The potential for corrosion of hardware in contact with treated wood occurs when metals in the preservative (such as copper) are different from the metals in the hardware (the iron in steel, or aluminum). In a wet environment these dissimilar metals create a small electrical current that triggers a chemical reaction resulting in galvanic corrosion.

In damp or wet exposure, hardware in contact with pressure-treated wood must be corrosion resistant. Hardware includes fasteners (e.g. nails, screws, and bolts) and all connectors (e.g. joist hangers, straps, hinges, post anchors, and truss plates).

Regardless of exposure condition, fasteners and connectors should be specified in compliance with the hardware manufacturer’s recommendations and the building codes for their intended use.

A conclusion from the above would indicate that shear wall nailing to a pressure-treated sill plate requires galvanized nails.


Curing Room - Recording Thermometer


 In ASTM C511-04 it talks about calibration of the recording thermometer then continues to discuss how to perform verification of the recording thermometer. If the recording thermometer is calibrated every six months what logic says we have to perform verification. This seems redundant; can you give us a little insight of logic?

Excerpt from Section 5.1 ASTM C511 Standard Specification for Mixing Rooms, Moist Cabinets, Moist Rooms, and Water Storage Tanks Used in the Testing of Hydraulic Cements and Concrete

“The recording thermometer shall be calibrated at least every six months or whenever there is a question of accuracy. 

Perform the verification of the recording thermometer by comparing the temperature reading of the recording thermometer with the temperature reading of a reference thermometer during the normal operation of the moist cabinet or moist room. 

The thermometer used as the reference thermometer must be accurate and readable to 0.5°C”.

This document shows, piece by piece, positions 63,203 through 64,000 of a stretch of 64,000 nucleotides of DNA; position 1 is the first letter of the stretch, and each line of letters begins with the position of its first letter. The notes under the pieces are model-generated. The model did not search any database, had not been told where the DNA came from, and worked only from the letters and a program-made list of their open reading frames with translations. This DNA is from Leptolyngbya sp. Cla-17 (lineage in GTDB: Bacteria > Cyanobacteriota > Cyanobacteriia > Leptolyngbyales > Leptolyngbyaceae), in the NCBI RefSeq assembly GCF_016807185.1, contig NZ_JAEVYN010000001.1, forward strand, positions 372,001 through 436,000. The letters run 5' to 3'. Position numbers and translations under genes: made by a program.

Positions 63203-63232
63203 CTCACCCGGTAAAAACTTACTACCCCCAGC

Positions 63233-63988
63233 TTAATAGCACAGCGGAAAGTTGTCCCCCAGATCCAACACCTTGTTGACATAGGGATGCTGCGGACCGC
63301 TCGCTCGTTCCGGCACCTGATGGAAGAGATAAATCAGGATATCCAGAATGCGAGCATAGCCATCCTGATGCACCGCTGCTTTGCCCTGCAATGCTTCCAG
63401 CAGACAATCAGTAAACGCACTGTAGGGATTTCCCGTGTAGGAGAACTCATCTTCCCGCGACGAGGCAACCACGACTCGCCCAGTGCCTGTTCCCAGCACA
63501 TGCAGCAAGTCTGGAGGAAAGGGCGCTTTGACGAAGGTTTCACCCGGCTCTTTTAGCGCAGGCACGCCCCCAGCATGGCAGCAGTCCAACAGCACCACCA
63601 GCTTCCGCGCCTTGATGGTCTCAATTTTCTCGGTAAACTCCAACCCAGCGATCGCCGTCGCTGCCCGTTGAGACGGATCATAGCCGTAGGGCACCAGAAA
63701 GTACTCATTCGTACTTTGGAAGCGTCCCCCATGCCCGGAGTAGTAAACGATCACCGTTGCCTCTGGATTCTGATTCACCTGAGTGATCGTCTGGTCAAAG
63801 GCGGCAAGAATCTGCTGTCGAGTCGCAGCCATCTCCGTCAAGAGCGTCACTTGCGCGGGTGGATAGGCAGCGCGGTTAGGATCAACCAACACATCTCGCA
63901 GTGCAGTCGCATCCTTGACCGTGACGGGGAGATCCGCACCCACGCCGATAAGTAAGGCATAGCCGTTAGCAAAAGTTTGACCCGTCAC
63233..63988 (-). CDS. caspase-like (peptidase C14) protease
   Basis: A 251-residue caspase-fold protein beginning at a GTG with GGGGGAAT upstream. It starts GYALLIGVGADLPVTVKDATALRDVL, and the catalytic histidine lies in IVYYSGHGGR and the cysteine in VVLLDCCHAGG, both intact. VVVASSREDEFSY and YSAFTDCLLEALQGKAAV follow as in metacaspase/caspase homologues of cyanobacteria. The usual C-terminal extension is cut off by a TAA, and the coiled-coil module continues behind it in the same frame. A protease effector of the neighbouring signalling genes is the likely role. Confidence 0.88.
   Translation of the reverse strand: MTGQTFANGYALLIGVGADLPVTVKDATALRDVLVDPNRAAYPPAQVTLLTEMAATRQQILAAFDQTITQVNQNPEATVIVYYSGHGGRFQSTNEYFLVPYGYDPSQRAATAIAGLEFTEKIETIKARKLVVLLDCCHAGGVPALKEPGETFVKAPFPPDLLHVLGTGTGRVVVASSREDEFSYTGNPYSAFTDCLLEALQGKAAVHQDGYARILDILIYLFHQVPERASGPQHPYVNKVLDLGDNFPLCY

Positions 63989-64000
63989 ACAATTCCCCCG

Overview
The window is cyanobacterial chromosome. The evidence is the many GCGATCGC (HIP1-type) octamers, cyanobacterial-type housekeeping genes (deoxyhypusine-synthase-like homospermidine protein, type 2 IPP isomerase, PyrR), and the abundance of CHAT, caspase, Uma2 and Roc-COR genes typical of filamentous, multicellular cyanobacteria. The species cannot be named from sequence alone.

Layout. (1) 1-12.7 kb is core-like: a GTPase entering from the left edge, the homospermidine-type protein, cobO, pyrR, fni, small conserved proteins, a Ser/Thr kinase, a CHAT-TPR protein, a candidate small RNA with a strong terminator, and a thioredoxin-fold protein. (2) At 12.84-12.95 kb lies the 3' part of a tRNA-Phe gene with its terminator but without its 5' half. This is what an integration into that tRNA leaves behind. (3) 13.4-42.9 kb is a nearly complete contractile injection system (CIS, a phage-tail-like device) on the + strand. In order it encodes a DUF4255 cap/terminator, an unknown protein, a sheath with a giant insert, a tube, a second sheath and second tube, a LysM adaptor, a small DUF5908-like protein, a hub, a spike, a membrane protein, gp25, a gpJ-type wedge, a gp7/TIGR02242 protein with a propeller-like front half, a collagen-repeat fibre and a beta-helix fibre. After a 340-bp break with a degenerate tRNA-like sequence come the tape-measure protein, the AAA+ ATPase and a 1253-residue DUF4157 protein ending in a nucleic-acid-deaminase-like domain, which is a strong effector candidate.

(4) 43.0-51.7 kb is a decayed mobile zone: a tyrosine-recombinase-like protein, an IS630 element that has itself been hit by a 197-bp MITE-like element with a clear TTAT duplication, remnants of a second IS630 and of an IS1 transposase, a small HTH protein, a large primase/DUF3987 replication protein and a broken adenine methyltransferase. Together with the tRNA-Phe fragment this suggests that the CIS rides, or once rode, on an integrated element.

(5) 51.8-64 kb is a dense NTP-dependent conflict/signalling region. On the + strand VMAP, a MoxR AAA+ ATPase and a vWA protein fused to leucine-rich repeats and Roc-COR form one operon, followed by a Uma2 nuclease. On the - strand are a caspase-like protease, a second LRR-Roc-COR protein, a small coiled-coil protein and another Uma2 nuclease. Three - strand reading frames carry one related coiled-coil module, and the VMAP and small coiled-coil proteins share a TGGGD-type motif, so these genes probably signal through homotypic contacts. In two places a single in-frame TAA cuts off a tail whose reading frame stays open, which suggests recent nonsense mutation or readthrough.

We posed this question to the ASTM staff member in charge of C 511 who asked Mr. Ray Kolos of CCRL to respond.  Mr. Kolos stated that the intent of the standard is that verification of the recording thermometer will be conducted every six months using a reference thermometer.  Section 5.1 uses the term “calibrated” even though verification is intended.  Mr. Kolos will ask the chairman of the ASTM committee C1.95, Mr. Dave Norris, to consider a modification to correct the error.

  Jump to Top


Notes and Footnotes in ASTM Standards, Mandatory or Not?

We’ve just had a laboratory evaluation and one of the test methods examined was ASTM C39. As a footnote to our evaluation they noted that the compression-testing machine had bearing blocks that were slightly softer than the 55 HRC mentioned in NOTE 4 of C 39. How do we handle this in the future without the cost of hardness testing? 


 Rather than addressing the subject of hardness and what might be a reasonable tolerance lets discuss the point of authority that the evaluator is quoting. According to an ASTM document “Form and Style for ASTM Standards” Section A27.1 “Notes in the text shall NOT include mandatory requirements. Notes are intended to set explanatory material apart from the text itself, either for emphasis or for offering informative suggestions not properly part of the standard.” Therefore I would suggest that the Subcommittee C09.61 on “Testing Concrete for Strength” feels that a comment on hardness is appropriate but cuts short of mandatory language. The subcommittee has recommended a hardness number of 55HRC. A slight difference from the recommended would not be a violation of the intent of C39 but a reasonable tolerance is not given.

The same document mentioned above also discusses Footnotes in Section A26.1. “Footnotes referenced in the text are intended ONLY for reference and shall never include any informa-tion or instructions necessary for the proper application of the method. Table footnotes are a part of the table.” Therefore again we see that no mandatory language should be outside of the main text of the document.

  Jump to Top


Standardization Records



 Recently, we were in the process of installing a new temperature recorder for our curing room. During this period we experienced a CCRL inspection. They correctly noted a footnote of deficiency. “The accuracy of the temperature recorder for the moist storage facilities was not verified at six month intervals as required by Section 5.2.1 of C511. Subsequently AMRL is requesting our current standardization records. Could you enlighten us to what is meant by this terminology (verify standardization)?